Completed in July 2005, the deep sea drilling vessel, Chikyu, features the most advanced drilling capabilities in the world (7,000 m below the seafloor). With these capabilities, Chikyu allows drilling of the previously unreachable mantle as well as the seismogenic zone. Acting as the principal vessel of the Integrated Ocean Drilling Program (IODP), the main objective of Chikyu is to facilitate a wide range of activities that once achieved will contribute to the future of humankind. These activities may include revealing the mechanism to develop the giant earthquake, the origins of life, future global environmental changes, and new deep sea resources. Ship is 210 m long;draft 9.2 m; cruising speed 12 knots; Diesel Electric Propulsion.

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Mission capabilities:

  • Observation and direct sampling of the seismogenic zone
  • Research into life in the earth’s crust and in the sub-sea floor environment
  • Investigation of the internal structure of the earth
  • Investigation of the record and causes of global environmental change

Deep Sea cruising AUV Urashima

The deep-sea cruising vessel Urashima is an autonomous deep-sea exploration robot which was developed by JAMSTEC since 1998. The vehicle is able to determine its own location and follow predefined courses configured in its onboard computer. On February 28, 2005 Urashima succeeded to complete the world-record, 317-km continuous cruise. Urashima is able to automatically collect oceanographic data (such as salinity, water temperature and dissolved oxygen) required to clarify the mechanisms of global warming over an extensive areas. The vehicle is also able to cruise along the seafloor in order to acquire extremely high-resolution seafloor topography and sub-bottom structure. The vessel is navigated by program put into its computer, which means that it can perform surveys over a particular fixed location or up and down a defined narrow path or range.

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View a video of AUV Urashima

Deep Ocean Floor Survey System Deep Tow

Deep Tow is a deep ocean floor survey system that can be outfitted with sonar or cameras and towed through the water at low speeds at the end of a cable measuring several thousand meters in length. There are four systems available: a camera and sonar system in the 4,000 m class, and a camera and sonar system in the 6,000 m class.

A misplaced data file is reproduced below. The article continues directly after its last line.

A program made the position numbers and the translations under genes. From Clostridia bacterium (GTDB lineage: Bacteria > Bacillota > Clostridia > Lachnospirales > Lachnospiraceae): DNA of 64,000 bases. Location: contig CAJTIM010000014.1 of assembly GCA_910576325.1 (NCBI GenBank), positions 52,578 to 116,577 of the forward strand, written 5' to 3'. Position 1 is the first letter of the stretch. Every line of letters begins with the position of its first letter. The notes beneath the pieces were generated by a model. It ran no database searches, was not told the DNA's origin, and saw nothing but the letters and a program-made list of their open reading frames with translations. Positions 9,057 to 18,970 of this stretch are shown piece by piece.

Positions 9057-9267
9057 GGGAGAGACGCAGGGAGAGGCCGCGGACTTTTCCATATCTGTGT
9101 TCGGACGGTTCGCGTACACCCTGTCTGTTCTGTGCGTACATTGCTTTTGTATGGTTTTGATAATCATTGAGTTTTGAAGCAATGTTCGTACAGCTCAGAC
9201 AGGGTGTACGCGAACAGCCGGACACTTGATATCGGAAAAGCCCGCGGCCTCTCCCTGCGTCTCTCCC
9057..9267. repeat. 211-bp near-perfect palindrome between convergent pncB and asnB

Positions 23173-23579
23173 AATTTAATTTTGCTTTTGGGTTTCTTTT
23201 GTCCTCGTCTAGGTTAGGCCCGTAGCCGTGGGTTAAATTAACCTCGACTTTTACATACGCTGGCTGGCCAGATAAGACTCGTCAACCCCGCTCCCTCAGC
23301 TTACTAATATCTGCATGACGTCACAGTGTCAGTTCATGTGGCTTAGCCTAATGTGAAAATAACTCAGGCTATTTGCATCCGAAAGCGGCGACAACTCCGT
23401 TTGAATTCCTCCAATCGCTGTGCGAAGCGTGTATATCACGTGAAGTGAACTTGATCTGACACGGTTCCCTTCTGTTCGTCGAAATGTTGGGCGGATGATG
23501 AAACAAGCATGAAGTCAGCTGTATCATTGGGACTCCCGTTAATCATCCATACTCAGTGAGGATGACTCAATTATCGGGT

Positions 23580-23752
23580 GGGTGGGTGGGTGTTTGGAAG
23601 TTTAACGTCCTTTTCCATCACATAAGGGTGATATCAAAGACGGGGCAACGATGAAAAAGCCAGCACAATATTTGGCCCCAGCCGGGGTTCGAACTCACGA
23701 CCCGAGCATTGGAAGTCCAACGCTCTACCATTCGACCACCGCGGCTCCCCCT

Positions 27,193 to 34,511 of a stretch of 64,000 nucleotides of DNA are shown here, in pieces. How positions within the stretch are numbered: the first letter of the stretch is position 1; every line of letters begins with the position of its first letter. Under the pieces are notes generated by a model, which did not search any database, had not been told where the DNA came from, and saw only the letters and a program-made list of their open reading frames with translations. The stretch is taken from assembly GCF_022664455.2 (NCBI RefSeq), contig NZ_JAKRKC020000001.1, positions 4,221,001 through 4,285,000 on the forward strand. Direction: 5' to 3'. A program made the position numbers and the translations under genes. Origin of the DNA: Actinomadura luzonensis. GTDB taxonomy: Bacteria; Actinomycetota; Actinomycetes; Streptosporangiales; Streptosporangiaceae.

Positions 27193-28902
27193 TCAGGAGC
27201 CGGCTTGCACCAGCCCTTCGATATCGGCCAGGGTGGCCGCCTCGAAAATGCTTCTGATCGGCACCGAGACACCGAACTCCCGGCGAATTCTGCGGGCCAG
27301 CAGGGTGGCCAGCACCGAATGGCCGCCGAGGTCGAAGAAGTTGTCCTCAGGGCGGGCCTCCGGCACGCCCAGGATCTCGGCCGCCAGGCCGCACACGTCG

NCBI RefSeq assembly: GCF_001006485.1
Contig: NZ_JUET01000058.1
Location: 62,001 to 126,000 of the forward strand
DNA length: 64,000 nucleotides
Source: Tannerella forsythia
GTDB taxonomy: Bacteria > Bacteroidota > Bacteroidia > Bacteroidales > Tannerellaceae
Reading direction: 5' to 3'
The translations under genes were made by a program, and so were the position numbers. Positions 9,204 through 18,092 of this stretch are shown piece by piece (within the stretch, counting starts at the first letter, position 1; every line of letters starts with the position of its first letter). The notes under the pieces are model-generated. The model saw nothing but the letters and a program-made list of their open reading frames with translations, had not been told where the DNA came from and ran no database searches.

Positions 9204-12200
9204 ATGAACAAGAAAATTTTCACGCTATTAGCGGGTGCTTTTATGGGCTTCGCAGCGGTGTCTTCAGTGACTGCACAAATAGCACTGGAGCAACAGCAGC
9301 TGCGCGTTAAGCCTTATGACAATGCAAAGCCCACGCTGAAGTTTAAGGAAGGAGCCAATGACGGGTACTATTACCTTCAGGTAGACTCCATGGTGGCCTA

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Mission capabilities:

  • Surveys of the deep sea, ocean floor topography, geology (hydrothermal activity, etc.), resources, and physical oceanography
  • Bathyal organism surveys
  • Preliminary surveys before manned or ROV submersible dive surveys
  • Searches for man-made objects, installation of observational instruments

Remotely Operated Vehicle Hyper Dolphin

Hyper Dolphin is a remotely operated vehicle that is able to conduct surveys at a maximum depth of 3,000 m. Equipped with a high-definition TV camera, the vehicle facilitates visual and filmed surveys of the deep sea. Samples from the ocean floor can also be collected using the two manipulators (robot arms) on the vehicle.

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Uses High Definition TV camera. The images shot by this camera are transformed through a 3,300 m optic fibre cable between the camera of the vehicle and the control room of the controlling ship.

Remotely Operated Vehicle Kaiko 7000

Kaiko 7000 unmanned research vessel is a type of launcher vehicle capable of diving to a maximum depth of 7,000 m to perform research. Kaiko was lost during an accident that occurred off Shikoku in May 2003 in which the secondary cable was severed. To replace it, UROV7K, a 7,000 m class optical fibre cable-type remotely operated vehicle, was modified and integrated with Kaiko’s launcher to create the new Kaiko 7000.

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Mission capabilities:

  • To survey deep ocean areas that are impossible to survey with manned submersibles
  • To survey deep ocean areas that are dangerous due to complicated topography

The ability to dive to a depth of 7,000 m makes this vehicle one of the deepest diving vessels in the world.

Source:JAMSTEC

OldSailor sincerely appreciates JAMSTEC for their outstanding contribution to marine world.